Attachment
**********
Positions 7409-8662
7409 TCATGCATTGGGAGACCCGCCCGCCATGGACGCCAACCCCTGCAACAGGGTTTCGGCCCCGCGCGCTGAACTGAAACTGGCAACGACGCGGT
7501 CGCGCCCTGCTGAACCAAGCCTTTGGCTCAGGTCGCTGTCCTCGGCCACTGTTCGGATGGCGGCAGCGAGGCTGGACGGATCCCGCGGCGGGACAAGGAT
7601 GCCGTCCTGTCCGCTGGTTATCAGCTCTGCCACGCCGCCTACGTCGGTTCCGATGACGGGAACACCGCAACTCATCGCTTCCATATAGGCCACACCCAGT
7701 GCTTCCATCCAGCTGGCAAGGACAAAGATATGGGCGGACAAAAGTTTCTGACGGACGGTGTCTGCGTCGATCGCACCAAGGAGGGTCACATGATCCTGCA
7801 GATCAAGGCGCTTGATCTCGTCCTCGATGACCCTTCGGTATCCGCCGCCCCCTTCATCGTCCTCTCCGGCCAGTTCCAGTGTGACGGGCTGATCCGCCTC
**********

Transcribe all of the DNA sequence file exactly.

Positions 7409-8662
7409 TCATGCATTGGGAGACCCGCCCGCCATGGACGCCAACCCCTGCAACAGGGTTTCGGCCCCGCGCGCTGAACTGAAACTGGCAACGACGCGGT
7501 CGCGCCCTGCTGAACCAAGCCTTTGGCTCAGGTCGCTGTCCTCGGCCACTGTTCGGATGGCGGCAGCGAGGCTGGACGGATCCCGCGGCGGGACAAGGAT
7601 GCCGTCCTGTCCGCTGGTTATCAGCTCTGCCACGCCGCCTACGTCGGTTCCGATGACGGGAACACCGCAACTCATCGCTTCCATATAGGCCACACCCAGT
7701 GCTTCCATCCAGCTGGCAAGGACAAAGATATGGGCGGACAAAAGTTTCTGACGGACGGTGTCTGCGTCGATCGCACCAAGGAGGGTCACATGATCCTGCA
7801 GATCAAGGCGCTTGATCTCGTCCTCGATGACCCTTCGGTATCCGCCGCCCCCTTCATCGTCCTCTCCGGCCAGTTCCAGTGTGACGGGCTGATCCGCCTC